View all newsletters
Sign up to our newsletters

Support 110 years of independent journalism.

  1. Politics
  2. Brexit
25 March 2019updated 08 Jul 2021 11:50am

Is today the day that Parliament finally takes control of Brexit?

By Stephen Bush

The Cabinet is meeting to discuss a way forward on Brexit. The essential question is: do they want to be the author of a process of indicative votes – in which MPs vote on a series of Brexit options to gauge which, if any, commands the support of a majority in Parliament – or its victim? 

One way or the other, MPs are going to find a way to hold their own votes on the question. The last amendment to do exactly that failed by just two votes, and there are more than enough MPs who are planning to support it this time to secure its passage.

Also on the agenda at Cabinet: the fate of Theresa May as Prime Minister. The problem that anyone seeking to get rid of May has is that, without May’s co-operation and a managed succession, there simply isn’t time.

The view among those who know, both among CCHQ staffers past and present, and several former staff at Electoral Reform Services, who would have to run the ballot, is that you cannot conduct a leadership contest between now and 12 April, the new Brexit deadline. The process of balloting Conservative members would run past that. You cannot go past that date without European elections, which a majority of MPs are desperate to avoid. So all May has to do if she wishes to stay is to be stubborn, unyielding and unresponsive, all qualities that come naturally to her.

The more important question about those looming indicative votes isn’t ”What’s going to happen to Theresa May?”  but ”What are the anti-Brexit parties going to do?”. The SNP and Plaid Cymru are all enjoying an improved poll performance, not exclusively, but partly, because they have a clear message to Labour Remainers in Scotland and Wales respectively. The Liberal Democrats and the Independent Group aren’t doing as well in England yet but they have enjoyed a degree of success in the polls; the Liberal Democrats had a reasonably successful set of local elections last May and are hopeful of repeating the performance in this set.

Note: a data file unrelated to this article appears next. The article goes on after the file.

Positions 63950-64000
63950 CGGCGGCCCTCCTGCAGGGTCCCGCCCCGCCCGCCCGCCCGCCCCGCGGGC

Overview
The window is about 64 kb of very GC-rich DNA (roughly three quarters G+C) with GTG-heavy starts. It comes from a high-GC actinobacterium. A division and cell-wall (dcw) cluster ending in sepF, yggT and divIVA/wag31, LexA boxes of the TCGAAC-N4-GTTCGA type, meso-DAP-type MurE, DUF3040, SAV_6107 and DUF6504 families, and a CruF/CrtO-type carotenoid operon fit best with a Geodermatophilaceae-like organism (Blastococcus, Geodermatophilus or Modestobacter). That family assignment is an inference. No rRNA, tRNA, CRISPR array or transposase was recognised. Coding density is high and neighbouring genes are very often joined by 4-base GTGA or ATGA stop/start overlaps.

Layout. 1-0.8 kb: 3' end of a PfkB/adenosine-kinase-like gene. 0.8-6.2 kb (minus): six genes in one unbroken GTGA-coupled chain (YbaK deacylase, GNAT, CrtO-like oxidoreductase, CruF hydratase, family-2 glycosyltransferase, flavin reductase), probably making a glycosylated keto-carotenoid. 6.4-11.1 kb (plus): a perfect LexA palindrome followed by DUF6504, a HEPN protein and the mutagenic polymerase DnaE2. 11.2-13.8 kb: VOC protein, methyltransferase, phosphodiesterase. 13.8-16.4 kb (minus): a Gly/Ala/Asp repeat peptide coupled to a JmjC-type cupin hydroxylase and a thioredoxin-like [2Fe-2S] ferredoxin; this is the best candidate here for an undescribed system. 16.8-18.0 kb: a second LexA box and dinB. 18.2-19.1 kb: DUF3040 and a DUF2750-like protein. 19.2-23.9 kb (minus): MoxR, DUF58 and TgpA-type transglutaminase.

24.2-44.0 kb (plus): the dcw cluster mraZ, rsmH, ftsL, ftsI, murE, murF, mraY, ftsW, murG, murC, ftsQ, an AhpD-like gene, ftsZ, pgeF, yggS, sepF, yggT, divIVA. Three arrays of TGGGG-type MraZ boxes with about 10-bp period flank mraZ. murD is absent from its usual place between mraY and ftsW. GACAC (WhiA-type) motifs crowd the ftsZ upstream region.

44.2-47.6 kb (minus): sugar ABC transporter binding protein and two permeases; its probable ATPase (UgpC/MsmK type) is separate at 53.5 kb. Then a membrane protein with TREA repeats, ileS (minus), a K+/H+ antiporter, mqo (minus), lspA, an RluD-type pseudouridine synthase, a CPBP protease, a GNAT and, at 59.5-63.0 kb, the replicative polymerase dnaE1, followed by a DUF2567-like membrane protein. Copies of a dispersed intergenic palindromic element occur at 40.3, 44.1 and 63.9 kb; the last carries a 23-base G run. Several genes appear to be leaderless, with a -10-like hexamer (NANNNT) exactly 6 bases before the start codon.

So it’s difficult to see how any of those parties can ever support a softer Brexit – but as it stands, it is even more difficult to see where the votes are going to come from in the two major parties to deliver a second referendum. After months of threatening to take control, Parliament may well be about to demonstrate that it has no better idea of what to do with it than the Prime Minister does.

Content from our partners
Unlocking the potential of a national asset, St Pancras International
Time for Labour to turn the tide on children’s health
How can we deliver better rail journeys for customers?

Select and enter your email address Your weekly guide to the best writing on ideas, politics, books and culture every Saturday. The best way to sign up for The Saturday Read is via The New Statesman's quick and essential guide to the news and politics of the day. The best way to sign up for Morning Call is via Our Thursday ideas newsletter, delving into philosophy, criticism, and intellectual history. The best way to sign up for The Salvo is via Stay up to date with NS events, subscription offers & updates. Weekly analysis of the shift to a new economy from the New Statesman's Spotlight on Policy team. The best way to sign up for The Green Transition is via
  • Administration / Office
  • Arts and Culture
  • Board Member
  • Business / Corporate Services
  • Client / Customer Services
  • Communications
  • Construction, Works, Engineering
  • Education, Curriculum and Teaching
  • Environment, Conservation and NRM
  • Facility / Grounds Management and Maintenance
  • Finance Management
  • Health - Medical and Nursing Management
  • HR, Training and Organisational Development
  • Information and Communications Technology
  • Information Services, Statistics, Records, Archives
  • Infrastructure Management - Transport, Utilities
  • Legal Officers and Practitioners
  • Librarians and Library Management
  • Management
  • Marketing
  • OH&S, Risk Management
  • Operations Management
  • Planning, Policy, Strategy
  • Printing, Design, Publishing, Web
  • Projects, Programs and Advisors
  • Property, Assets and Fleet Management
  • Public Relations and Media
  • Purchasing and Procurement
  • Quality Management
  • Science and Technical Research and Development
  • Security and Law Enforcement
  • Service Delivery
  • Sport and Recreation
  • Travel, Accommodation, Tourism
  • Wellbeing, Community / Social Services
Visit our privacy Policy for more information about our services, how New Statesman Media Group may use, process and share your personal data, including information on your rights in respect of your personal data and how you can unsubscribe from future marketing communications.